The real road cycling exists up in the canyons. Every night of the year, it seems, you’ll find riders heading up Emigration Canyon, starting from the Hogle Zoo, where they climb 1,500 feet over 9 miles on wide road shoulder, up to Little Mountain Summit. Followed by a fantastic, full open descent back to the city. Since this road is normally a detour, it’s usually empty and perfect for riding.

Just like Emigration Canyon, you can really push yourself, and your bike, up Millcreek, Big Cottonwood, and Little Cottonwood Canyons. Millcreek climbs 2,500 vertical feet in 9 miles, Big Cottonwood Canyon climbs 3,600 vertical feet in 13.6 miles, and lastly, Little Cottonwood Canyon climbs 3,100 feet in just under 8 miles. None of these roads really have wide enough shoulders to be dedicate bike lanes, so you’ll always have to be weary of car traffic going up and down the winding roads. Luckily, the descents are steep enough to easily allow you to keep up with the traffic, so less to worry about there. For a detailed explanation of all the best rides in SLC, check out

Overall, of course you can get out to ride as much as you want in Salt Lake City. You just have to deal with the normal amount of traffic and stop & go riding that you would in most cities. The true gem of this area is being able to ride up seemingly endless hills to the top of the canyons in some of the most magical mountains in the world!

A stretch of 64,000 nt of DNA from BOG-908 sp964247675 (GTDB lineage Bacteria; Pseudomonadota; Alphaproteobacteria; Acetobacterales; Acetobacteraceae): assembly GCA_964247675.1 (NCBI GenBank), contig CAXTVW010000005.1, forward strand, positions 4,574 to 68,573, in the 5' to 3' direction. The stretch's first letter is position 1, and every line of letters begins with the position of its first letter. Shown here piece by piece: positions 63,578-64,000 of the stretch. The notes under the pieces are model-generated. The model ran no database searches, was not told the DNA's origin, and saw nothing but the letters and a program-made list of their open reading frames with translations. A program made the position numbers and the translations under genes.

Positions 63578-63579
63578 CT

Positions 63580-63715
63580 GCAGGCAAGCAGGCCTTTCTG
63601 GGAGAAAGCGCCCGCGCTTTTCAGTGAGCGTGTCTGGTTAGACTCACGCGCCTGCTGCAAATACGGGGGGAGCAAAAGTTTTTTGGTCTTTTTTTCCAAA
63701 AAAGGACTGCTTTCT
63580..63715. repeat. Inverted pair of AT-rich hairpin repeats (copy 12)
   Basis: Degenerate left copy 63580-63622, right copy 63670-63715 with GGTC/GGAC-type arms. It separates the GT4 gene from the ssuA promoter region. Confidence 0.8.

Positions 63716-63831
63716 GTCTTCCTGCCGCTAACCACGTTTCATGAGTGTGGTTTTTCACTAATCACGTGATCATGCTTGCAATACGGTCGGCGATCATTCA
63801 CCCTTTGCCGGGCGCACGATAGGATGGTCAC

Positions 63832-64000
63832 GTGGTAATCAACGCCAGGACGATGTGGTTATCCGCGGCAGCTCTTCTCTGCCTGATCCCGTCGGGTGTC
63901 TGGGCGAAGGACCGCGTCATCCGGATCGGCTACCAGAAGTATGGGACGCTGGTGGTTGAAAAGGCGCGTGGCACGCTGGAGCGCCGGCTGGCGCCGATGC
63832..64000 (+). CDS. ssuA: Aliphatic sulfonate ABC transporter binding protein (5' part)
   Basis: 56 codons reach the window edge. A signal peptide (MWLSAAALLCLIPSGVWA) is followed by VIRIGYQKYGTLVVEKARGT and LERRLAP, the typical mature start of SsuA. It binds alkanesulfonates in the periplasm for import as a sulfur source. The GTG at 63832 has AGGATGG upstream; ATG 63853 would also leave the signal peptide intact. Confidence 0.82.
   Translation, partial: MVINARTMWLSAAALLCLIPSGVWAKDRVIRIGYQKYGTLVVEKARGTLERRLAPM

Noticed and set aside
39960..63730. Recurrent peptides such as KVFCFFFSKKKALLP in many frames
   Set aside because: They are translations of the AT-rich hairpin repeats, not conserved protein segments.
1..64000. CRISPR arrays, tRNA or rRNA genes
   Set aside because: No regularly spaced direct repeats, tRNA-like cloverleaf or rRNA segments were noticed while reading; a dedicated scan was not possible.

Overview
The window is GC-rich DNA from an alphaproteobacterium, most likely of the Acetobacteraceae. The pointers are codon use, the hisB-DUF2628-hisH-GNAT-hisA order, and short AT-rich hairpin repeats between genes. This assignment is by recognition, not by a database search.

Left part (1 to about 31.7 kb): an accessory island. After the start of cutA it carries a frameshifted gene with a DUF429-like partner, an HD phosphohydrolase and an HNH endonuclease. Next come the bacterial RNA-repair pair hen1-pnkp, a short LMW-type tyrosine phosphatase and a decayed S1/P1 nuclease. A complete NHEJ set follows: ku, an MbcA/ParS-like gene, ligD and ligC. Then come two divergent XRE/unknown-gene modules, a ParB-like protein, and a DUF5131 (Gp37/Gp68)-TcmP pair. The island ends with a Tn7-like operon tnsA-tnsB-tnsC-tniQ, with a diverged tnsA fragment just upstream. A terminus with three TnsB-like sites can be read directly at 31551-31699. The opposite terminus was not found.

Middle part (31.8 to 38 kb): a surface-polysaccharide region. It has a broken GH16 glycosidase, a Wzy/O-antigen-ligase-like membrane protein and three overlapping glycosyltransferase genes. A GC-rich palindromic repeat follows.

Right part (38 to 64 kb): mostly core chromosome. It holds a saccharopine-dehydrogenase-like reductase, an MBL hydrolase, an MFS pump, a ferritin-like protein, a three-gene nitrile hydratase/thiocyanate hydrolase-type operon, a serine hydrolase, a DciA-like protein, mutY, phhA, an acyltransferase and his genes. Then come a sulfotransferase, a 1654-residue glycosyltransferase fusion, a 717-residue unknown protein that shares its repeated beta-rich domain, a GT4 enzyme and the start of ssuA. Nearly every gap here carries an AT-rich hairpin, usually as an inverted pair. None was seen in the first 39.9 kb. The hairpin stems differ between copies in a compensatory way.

Park City

Unlike the endless mountain biking opportunities in town, the opposite is true for road cycling opportunities, for the simple fact that there aren’t that many roads. The town sits in the valley behind the Wasatch Back and the hills that surround it on the opposite side. In this valley, you can make a 15 mile loop, connecting the county roads 224, 248, and 189, and only climb about 600 vertical feet. The best part about the riding here, is in that 15 miles, you’ll only hit about 6 lights when you’re close to town.